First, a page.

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Dead and Dying Languages

A couple of fairly recent articles remind us of attempts to save endangered languages.  They also speak to the issue of the Internet’s role is language rescue efforts.  Ethonologue has designated about 750 languages as extinct or nearly extinct around the world today.  Many other unwritten languages have disappeared without a trace.  The reasons are complicated but usually involve political domination, population depletion, and/or migration.

The Web has made it possible not only for native speakers of endangered languages to contact each other, it makes possible the collection of data about the languages.  Our website represents a growing number of actual grammars and glossaries of languages on the brink of extinction. Many of these grammars and glossaries have been constructed by linguistically untrained native speakers hoping to preserve this critical cultural heritage.

In Millsboro, Delaware an attempt is being made to resuscitate a language long dead, the Nanticoke language.  This is an altogether different task.  Saving a description of a dying language (dictionary and grammar) is simple enough if there are enough native speakers.  Bringing one back to life is nigh on impossible. The problem, of course, is that these languages never had a writing system and we have to rely on historical reports of dilettantes such as priests, army officers with little to do, and the like.  Professional linguists have written fairly sophisticated grammars of dead languages based on historical reports.  We should not expect anyone to ever speak Nanticoke again, however.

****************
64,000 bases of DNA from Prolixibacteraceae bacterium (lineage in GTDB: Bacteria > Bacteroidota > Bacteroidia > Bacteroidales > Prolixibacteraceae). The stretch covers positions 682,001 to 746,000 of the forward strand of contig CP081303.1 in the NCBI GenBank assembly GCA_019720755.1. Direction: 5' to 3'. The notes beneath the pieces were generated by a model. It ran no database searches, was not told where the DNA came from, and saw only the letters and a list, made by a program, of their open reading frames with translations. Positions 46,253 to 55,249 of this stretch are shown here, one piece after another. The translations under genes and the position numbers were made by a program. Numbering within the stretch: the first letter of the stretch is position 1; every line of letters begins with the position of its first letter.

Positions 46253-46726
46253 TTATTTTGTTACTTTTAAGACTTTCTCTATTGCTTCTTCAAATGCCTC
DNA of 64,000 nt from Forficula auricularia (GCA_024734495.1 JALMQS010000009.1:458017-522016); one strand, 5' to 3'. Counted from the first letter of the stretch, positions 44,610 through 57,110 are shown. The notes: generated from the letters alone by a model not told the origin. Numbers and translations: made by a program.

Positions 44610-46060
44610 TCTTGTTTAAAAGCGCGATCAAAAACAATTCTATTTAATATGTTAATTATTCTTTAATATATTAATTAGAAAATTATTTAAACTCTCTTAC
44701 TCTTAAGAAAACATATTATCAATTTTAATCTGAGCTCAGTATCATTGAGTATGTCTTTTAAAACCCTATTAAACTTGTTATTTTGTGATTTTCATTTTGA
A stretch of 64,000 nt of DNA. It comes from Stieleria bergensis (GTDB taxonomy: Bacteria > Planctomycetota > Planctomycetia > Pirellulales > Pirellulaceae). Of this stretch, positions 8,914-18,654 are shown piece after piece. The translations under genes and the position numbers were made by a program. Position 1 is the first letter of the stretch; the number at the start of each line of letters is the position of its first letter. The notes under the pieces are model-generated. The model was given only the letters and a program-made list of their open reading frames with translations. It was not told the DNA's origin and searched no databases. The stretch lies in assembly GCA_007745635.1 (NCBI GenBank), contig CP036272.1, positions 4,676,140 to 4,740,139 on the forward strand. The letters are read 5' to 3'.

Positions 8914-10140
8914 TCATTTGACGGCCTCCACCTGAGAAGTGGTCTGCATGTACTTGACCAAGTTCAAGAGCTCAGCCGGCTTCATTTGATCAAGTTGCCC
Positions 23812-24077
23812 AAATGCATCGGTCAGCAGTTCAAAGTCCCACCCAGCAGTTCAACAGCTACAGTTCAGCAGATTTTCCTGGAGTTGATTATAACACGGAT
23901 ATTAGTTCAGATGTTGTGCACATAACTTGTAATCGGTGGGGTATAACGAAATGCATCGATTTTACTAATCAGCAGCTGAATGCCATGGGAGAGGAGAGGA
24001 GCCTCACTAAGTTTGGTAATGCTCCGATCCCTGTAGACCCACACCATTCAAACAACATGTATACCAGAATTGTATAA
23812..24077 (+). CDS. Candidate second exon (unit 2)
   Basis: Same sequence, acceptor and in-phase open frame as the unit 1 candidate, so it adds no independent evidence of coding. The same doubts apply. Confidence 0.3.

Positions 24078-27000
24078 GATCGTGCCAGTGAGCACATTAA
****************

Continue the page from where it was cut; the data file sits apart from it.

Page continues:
Ladino is another matter. NPR recently ran a story called “Lost Language of Ladino Revived in Spain about attempts to resurrect this Jewish dialect of Spanish. Ladino is a variant of Spanish in the same sense Yiddish is a variant of German: it is basically Spanish spoken with a Hebrew accent with loads of Hebrew words.  However, some speakers of this dialect survived World War II and, though elderly, are still available as resources for grammars and dictionaries. a Ladino course Ladino is now offered at Tufts University.

Language of Ladino Revived in Spain about attempts to resurrect this Jewish dialect of Spanish. Ladino is a variant of Spanish in the same sense Yiddish is a variant of German: it is basically Spanish spoken with a Hebrew accent with loads of Hebrew words.  However, some speakers of this dialect survived World War II and, though elderly, are still available as resources for grammars and dictionaries. (The beginnings of an online grammar may be found Ladino course offered at Tufts University.

The bare fact is, however, that languages survive where they are needed, leaving little hope that either of these two languages or any of the others that are dying out will ever be the first language of any speaker again.  Still, these languages should not vanish unrecorded for every language is the heart and soul of some culture and we should not allow cultures to vanish unexamined and unrecorded for the simple reason that any culture has lessons about our species that are important to understanding ourselves.

One Response to “Dead and Dying Languages”

  1. Bahrom Says:

    Thanks for an interesting post. I’m sure that good will come from raising general awareness to the issue of language endangerment.

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